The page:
Sometimes a meeting isn’t about what you think it’s going to be about, and much of understanding the aims of a workshop on affordable housing Tuesday had to do with definitions. For instance, affordable housing isn’t social housing; the latter being government run, and in the case of Guelph, it’s run through the County of Wellington’s offices. Many big terms were thrown around like “primary rental”, and “secondary rental”, and how the city tracks one but not the other, but both are part of the consideration of affordable housing, and what the City might do to create more of it in Guelph.
Senior policy planner Joan Jylanne led the workshop of about 25 people through the complex world of housing in the Royal City Tuesday afternoon.
“Affordable” is a definition measured at the provincial level, and in the low to moderate range, which is household income between $23,000 and $46,000, that means spending an average of $944 on rent or $1,153 to own. “Affordable” is a definition set by the province but measure locally. That means in 2013, the low to moderate income range for renters was $23,000 to $46,000, making affordable rent $944, while the affordable ownership price for a home was $294,000 for those with a low to moderate household income range of $45,000 to $89,000.
Those were the most recent figures available from 2013, which assumes 30 per cent of a household’s income is being spent on housing, however, about 20 per cent of owners are spending more than 30 per cent on their income on homes, while renters, on average, are spending more than 41 per cent.
Currently, the city is striving to find a way to secure a 30 per cent annual portion of new development to be earmarked for affordable housing split between 27 per cent for ownership and 3 per cent for rental. In looking at the city’s housing needs, ownership isn’t the issue so much as finding small rental units like bachelor or one-bedroom apartments. Those types of apartments are the hardest to come by in Guelph, and it’s also the sector of the real estate market that is growing the fastest and is the most appeal to people on the low income side.
According to provincial figures as of last August, Guelph has a .6 per cent vacancy rate, the lowest in Ontario. A healthy rate is considered 3 per cent, and while Guelph’s more recent vacancy rate is closer to 1.2 per cent, it’s because much of the housing that’s come online has been geared to seniors. Also interesting, there hasn’t been any new stock of primary rental apartments in five years, which will soon change with the construction of the new building at Imperial and Elma.
The secondary rental market, dwellings not originally intended to be rental units like basement apartments or homes bought with the intention of turning into rental homes, is reportedly very strong in Guelph. They say “reportedly” because the city has no metrics to track secondary rentals, and thus they can’t be factored into the discussion on affordable housing, citing concerns that the supply may not be as secure as the primary market.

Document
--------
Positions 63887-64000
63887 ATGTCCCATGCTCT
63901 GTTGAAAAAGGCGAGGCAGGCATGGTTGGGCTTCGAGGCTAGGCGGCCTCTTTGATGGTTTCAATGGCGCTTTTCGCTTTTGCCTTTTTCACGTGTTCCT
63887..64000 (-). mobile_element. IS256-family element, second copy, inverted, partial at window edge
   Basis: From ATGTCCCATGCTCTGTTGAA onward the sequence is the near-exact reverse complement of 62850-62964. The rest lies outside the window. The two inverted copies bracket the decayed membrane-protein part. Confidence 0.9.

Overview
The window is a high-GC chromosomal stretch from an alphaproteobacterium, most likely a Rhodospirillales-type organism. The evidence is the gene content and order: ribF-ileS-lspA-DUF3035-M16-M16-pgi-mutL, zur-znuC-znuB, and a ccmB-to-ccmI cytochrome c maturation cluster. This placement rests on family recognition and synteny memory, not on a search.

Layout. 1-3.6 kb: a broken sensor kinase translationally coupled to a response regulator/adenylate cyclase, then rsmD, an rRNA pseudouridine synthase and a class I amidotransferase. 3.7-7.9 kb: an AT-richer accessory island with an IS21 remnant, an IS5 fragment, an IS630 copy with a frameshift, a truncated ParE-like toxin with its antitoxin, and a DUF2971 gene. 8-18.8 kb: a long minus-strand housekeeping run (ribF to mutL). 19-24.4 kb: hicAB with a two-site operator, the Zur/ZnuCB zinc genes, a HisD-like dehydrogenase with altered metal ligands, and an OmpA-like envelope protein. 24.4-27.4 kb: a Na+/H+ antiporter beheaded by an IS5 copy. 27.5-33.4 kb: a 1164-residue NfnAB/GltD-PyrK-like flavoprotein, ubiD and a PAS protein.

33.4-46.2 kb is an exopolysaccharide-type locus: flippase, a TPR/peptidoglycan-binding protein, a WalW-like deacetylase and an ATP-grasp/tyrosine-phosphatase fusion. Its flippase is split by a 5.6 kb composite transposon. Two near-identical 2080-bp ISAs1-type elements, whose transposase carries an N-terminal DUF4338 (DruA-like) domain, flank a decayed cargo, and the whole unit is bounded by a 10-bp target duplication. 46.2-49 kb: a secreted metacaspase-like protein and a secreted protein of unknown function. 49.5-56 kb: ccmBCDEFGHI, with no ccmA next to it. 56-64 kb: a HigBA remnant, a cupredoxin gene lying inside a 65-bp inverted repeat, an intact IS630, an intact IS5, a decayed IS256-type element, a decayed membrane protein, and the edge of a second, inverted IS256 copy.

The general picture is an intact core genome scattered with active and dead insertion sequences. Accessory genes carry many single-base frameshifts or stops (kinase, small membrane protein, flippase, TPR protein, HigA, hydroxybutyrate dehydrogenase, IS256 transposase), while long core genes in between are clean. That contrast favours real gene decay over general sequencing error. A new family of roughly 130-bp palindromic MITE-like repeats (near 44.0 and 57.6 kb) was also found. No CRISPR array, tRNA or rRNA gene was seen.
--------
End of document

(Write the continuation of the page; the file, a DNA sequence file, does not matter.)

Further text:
That was the background for the discussion.What the City wanted was feedback about what measures it should take in terms of policy, procedure and financial tools it will need to form policy. Options include how to work with developers to create financial incentives to create affordable housing, how best to utilize municipal lands for affordable housing, and whether or not it’s in the city’s interest to create a “land bank” to protect lands that could potentially be used for affordable housing.
The people gathered for the workshop were led through 24 questions and asked to rank the topics on a scale of five from “Very Important” to “No Very Important.” In addition, there was group work where everyone in attendance was asked to consider eight of the 24 topics in greater detail and discussion.
One group talked about the general difficulties in launching the strategy, and what factors should be considered in forming one. For instance, the group discussed how people with disabilities should be a specific part of the conversation on what’s affordable, and the additional levels of difficulty in accessing units that may be unique to those with mobility issues. They also suggested that “affordability” should mean more than just the cost of the actual house, but it should also be about access to schools, transportation and services.
The other group considered more practical matters, like the feasibility of using municipal land to help foster affordable housing development, or creating a “land bank.” The group agreed that these approaches might do a lot for the city’s infill, and the difficulty in getting brownfield sites cleaned up and redeveloped. Creating new financial tools to spur affordable housing development was also discussed. One idea was to create community mortgages that would be affordable to secure in exchange for reaping lower profits at resale. Another suggestion was finding a way to encourage direct community investment in affordable housing more directly, and on a smaller scale.
A second workshop took place Tuesday evening and is just one of a number of steps being taken as the City develops its Affordable Housing Policy. According to Jylanne, the public feedback will be released sometime in the first quarter of 2016, with the finalized plan being brought forward to council sometime later this year.
To learn more about the Affordable Housing strategy being developed, click here. To take the City’s survey on Affordable Housing click here, it’s open until February 22. And you can hear my conversation with Joan Jylanne on this Friday’s edition of the Guelph Politicast.